(NOAA-H) was launched September 24, 1988, at 10:02:00.385 Z into a 470-nmi afternoon orbit. In September 1994, the AVHRR scan motor failed, leaving the instrument inoperative. In October 1994 the Solar Backscatter Ultraviolet Radiometer/2 (SBUV/2) diffuser failed, however, the instrument continued to collect global ozone data. The satellite was placed in standby mode in March 1995 and was reactivated to provide soundings after a NOAA-12 HIRS filter wheel anomaly in May 1997. The MSU science data was no longer usable, so the instrument was powered off in March 1999. NOAA-11 was decommissioned on June 16, 2004.
(NOAA-D) was launched May 14, 1991 into a 450-nmi morning orbit at 15:52:035 Z. It replaced NOAA-G (10) in orbit, however, it does not have a SAR package on board. In May 1997 the HIRS filter wheel mechanism degraded to the poing that soundings were unusable. The remaining instruments and other subsystems continued to operate satisfactorily. NOAA-12 was placed in standby mode on December 14, 1998 when NOAA-15 became operational. Suffering from a severely degraded power system, the satellite was decommissioned on August 10, 2007.
Image Right : NOAA-12 satellite imagery over the United States, 2006
(NOAA-I) was launched on August 9, 1993, at 10:02Z into a 470-nmi afternoon orbit. On August 21, 1993, two weeks after launch, the spacecraft suffered a power system anomaly. All attempts to contact or command the spacecraft since the power failure have been unsuccessful.
(NOAA-J) was launched on December 30, 1994, into a 470-nmi afternoon orbit. In January 1995, it was determined that one of the four Solar Environmental Monitor (SEM) telescopes was inoperative, reducing data collected by 12%. Between April 1995 and December 1996 the SBUV grating drive experienced significant degradation. The grating drive control was reprogrammed to compensate for these problems as well as for the CCR failure. Following more than 13 years of service, and after evaluating the satellite health and ability to provide meaningful data to the scientific community, commands to complete decommissioning of the satellite were sent on May 23, 2007.
(NOAA-K) was launched on May 13, 1998 at 8:52 PDT from Vandenberg AFB. The spacecraft was injected in to a 450-nmi morning orbit and is currently the designated the AM secondary satellite. The AMSU-B and HIRS are not operational.
(NOAA-L) was launched on September 21, 2000 from Vandenberg AFB. NOAA-16 is currently the PM secondary satellite.
(NOAA-M) was launched on June 24, 2002 from Vandenberg AFB. The satellite is designated as the AM Backup and the AVHRR is not operational.
Image Right : Artist rendering of the NOAA-M Satellite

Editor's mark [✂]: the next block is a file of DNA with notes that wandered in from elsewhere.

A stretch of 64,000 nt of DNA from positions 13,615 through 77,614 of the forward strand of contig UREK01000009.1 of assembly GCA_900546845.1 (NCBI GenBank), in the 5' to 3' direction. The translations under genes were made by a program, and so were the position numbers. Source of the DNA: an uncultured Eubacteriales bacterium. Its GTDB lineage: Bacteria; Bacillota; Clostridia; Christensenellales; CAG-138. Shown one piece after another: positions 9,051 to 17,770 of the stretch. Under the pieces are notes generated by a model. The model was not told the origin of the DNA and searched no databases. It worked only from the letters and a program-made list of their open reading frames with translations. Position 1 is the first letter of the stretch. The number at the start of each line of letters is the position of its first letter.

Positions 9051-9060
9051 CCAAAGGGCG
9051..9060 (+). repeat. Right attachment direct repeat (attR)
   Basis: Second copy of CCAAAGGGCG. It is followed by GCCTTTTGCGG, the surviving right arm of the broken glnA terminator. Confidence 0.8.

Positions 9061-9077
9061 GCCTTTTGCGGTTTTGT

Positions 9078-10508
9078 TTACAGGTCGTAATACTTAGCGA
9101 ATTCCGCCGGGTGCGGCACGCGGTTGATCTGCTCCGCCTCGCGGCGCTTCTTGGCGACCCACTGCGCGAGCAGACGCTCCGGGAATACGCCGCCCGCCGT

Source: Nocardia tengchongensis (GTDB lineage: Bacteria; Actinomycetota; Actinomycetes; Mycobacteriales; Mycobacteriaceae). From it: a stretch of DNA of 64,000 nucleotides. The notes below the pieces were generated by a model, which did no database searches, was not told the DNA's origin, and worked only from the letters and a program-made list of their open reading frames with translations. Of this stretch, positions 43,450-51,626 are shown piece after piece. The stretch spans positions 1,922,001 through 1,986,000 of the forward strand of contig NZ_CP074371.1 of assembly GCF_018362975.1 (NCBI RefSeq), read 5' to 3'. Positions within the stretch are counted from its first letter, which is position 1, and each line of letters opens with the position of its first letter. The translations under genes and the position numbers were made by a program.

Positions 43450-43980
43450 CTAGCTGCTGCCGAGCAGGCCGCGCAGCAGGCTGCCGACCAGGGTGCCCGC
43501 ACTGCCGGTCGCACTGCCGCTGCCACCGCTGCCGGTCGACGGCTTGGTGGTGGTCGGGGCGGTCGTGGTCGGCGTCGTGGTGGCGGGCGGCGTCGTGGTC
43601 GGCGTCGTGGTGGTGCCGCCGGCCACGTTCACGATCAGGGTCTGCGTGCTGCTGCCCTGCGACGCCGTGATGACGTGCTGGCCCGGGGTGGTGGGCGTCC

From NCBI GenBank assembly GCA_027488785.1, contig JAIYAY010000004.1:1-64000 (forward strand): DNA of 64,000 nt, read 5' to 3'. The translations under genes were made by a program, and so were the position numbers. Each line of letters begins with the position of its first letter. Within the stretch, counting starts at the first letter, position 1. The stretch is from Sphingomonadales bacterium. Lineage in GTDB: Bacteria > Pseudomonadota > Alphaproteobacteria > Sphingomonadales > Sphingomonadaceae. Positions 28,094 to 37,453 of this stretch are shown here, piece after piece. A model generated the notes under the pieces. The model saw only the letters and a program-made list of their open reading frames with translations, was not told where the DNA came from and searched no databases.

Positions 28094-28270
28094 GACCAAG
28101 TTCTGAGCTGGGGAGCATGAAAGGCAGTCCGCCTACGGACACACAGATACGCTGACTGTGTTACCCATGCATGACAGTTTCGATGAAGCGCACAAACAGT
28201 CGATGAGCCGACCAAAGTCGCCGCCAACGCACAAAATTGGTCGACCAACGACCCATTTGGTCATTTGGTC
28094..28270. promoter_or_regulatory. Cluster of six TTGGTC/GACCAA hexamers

(NOAA-N) was launched on May 20, 2005 from Vandenberg AFB. NOAA-N is currently the PM secondary satellite. The HIRS instrument is not operational.
(NOAA-N Prime) the fifth and last in the current series of polar-orbiting satellites was launched on February 6, 2009 and is currently designated as the PM primary satellite. The satellite provides an essential resource for NOAA's long-range weather and climate forecasts and improve U.S. search and rescue operations. It was renamed NOAA-19 after achieving proper orbit. As it orbits Earth, NOAA-N Prime collects data about Earth's surface and atmosphere, which are vital inputs to NOAA's long-range Earth weather and climate outlooks, including forecasts for El Niño and La Niña.
NOAA-N Prime has imaging and sounding capabilities that are broadcast around the world and recorded on board for playback over the NOAA and European Organisation for the Exploitation of Meteorological Satellite ground stations. Space weather instruments provide data useful for warnings of solar winds that may impair communications, damage satellites and power systems, and affect astronaut safety.
NOAA-N Prime has instruments to support the Search and Rescue Satellite Aided Tracking System, or SARSAT, which is part of the international satellite system, including the Russian provided satellites called COSPAS. Since SARSAT was established in 1982, NOAA polar-orbiting satellites have been detecting emergency distress beacons sent by aviators, mariners and individuals in remote locations and relaying them to ground stations so that rescue teams may be dispatched. More than 28,000 lives have been saved through the satellite-based search and rescue system to date. NOAA-N Prime was the last satellite in this series of polar-orbiting satellites.
A new generation of polar orbiting satellites called the Joint Polar Satellite System (JPSS), will become operational after the POES complete their mission. [NOAA-N Prime Booklet (PDF)]